Outcome evaluation of the safe routes to schools program
Submission Date: 2003
The Safe Routes to Schools (SRTS) community based road safety program has operated in primary schools throughout Victoria since 1990. The program includes education, engineering, encouragement and enforcement initiatives, aimed principally at reducing casualty crash frequency and severity for children as pedestrians, bicyclists and passengers. This paper describes the methodology and results of an evaluation of the crash effects of the Safe Routes to Schools program in Victoria.
The evaluation examines the crash effects associated with the program across a number of road user groups at all times of day and at the times at which children are likely to be travelling to and from school. The analysis was conducted using a quasi-experimental, before and after, treatment and control design. The treatment areas were defined by the postcode areas surrounding the treatment schools and control areas were defined as all other postcode areas within the same Local Government Areas (LGAs) as the treated schools.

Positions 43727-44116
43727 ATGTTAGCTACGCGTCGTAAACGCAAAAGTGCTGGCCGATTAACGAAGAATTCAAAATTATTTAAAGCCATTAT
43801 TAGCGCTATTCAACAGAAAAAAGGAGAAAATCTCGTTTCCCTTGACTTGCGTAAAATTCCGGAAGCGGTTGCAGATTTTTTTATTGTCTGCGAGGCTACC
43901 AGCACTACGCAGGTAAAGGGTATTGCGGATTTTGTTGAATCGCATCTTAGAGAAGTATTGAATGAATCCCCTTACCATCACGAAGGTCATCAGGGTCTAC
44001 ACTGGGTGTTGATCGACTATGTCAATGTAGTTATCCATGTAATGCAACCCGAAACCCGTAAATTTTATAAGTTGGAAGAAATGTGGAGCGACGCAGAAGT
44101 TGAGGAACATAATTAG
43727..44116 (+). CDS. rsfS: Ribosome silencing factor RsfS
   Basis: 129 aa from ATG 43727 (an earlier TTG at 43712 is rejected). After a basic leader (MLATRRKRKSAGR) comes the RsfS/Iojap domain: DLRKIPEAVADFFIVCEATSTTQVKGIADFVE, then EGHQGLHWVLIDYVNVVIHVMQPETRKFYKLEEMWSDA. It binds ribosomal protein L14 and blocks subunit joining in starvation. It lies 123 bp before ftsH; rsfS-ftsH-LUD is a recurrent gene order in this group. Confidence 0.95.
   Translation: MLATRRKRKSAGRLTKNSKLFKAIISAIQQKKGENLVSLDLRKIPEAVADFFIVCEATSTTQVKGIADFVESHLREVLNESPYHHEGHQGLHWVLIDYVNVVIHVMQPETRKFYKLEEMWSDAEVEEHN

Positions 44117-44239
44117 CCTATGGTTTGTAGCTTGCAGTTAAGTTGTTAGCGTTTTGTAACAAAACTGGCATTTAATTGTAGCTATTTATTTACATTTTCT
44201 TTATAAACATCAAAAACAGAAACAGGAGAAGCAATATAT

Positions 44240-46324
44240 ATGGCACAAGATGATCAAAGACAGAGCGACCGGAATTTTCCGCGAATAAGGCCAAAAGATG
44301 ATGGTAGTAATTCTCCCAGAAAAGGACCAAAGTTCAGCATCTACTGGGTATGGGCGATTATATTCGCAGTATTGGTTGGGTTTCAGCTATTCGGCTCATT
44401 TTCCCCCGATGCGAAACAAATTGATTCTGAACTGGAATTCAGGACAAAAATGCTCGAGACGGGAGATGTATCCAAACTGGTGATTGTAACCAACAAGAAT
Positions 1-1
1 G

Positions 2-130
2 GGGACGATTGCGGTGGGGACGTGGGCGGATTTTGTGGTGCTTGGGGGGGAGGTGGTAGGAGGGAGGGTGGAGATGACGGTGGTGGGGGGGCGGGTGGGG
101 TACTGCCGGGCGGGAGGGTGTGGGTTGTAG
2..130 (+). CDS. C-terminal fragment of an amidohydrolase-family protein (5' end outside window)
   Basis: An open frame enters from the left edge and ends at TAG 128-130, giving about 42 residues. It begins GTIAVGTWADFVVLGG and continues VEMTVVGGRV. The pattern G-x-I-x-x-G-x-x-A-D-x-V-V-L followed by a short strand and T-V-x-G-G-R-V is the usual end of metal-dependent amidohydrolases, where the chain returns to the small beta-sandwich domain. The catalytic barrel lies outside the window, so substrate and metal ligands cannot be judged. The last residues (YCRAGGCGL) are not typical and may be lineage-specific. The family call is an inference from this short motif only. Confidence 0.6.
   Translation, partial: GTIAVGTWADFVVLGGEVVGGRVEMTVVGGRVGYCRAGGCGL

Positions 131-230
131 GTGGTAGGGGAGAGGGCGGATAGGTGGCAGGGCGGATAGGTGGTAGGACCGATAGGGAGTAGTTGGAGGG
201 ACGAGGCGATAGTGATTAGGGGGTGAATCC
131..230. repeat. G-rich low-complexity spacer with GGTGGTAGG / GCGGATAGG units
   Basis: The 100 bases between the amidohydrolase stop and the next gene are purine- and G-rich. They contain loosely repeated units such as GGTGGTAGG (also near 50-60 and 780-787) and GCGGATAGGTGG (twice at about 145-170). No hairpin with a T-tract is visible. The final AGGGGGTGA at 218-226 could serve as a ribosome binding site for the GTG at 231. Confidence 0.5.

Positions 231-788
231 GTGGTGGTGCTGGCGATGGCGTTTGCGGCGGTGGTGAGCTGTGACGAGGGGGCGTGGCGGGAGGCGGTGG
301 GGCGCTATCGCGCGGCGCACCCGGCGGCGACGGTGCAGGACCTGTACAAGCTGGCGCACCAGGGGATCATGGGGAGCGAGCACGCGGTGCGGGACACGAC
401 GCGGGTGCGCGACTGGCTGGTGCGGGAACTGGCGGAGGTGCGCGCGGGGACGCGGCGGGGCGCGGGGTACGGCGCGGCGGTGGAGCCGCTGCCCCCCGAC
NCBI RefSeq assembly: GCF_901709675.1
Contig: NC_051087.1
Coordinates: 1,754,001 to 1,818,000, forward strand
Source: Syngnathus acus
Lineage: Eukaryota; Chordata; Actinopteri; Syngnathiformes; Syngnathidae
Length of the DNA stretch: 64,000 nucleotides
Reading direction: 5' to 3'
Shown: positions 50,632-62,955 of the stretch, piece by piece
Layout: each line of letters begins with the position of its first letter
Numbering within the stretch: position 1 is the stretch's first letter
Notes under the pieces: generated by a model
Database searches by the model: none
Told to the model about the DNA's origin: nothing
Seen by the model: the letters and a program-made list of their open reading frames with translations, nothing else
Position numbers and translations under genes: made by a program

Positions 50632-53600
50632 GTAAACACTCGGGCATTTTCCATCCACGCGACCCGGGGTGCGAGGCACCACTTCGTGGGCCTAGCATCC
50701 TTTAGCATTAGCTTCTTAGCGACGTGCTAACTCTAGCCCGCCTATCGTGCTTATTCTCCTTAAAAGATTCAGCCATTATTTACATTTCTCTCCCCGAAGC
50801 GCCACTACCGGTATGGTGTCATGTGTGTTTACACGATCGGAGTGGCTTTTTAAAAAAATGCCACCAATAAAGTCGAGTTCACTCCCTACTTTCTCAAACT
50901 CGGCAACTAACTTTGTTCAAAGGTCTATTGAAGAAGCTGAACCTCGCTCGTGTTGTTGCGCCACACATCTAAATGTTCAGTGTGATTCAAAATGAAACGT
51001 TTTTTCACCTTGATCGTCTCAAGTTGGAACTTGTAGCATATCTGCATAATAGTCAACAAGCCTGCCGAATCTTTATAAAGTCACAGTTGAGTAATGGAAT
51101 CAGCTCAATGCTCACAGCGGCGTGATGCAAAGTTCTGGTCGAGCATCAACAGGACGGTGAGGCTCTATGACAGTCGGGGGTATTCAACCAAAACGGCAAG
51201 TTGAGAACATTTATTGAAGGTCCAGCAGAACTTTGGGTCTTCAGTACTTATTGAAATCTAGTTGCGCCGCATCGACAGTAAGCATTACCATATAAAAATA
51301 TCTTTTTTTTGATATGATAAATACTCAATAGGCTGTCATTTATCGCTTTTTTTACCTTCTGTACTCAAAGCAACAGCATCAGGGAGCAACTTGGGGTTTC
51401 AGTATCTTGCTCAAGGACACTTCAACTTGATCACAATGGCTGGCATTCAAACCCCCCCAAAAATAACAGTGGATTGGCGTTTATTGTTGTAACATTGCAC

The results of the analyses indicate that the estimated average yearly net effect of the program over the post-implementation period was beneficial in safety terms. The largest percentage reduction in casualty crashes was identified for primary school-aged pedestrians and bicyclists travelling during school travel times only (17.9%). Crashes involving primary school-aged pedestrians and bicyclists at all times, and crashes involving primary school-aged children at all times, were estimated to have fallen by 12.6 and 12.7 percent respectively. In addition, a 4.8 percent reduction in crashes involving all road users at school travel times was identified. Attempts to estimate the effect of the program in each year following the implementation of the program were statistically inconclusive, most likely because of insufficient data. In respect of the severity of crashes involving the relevant road users, no statistically reliable reductions in fatal and serious injury crash frequency could be identified at the five-percent level.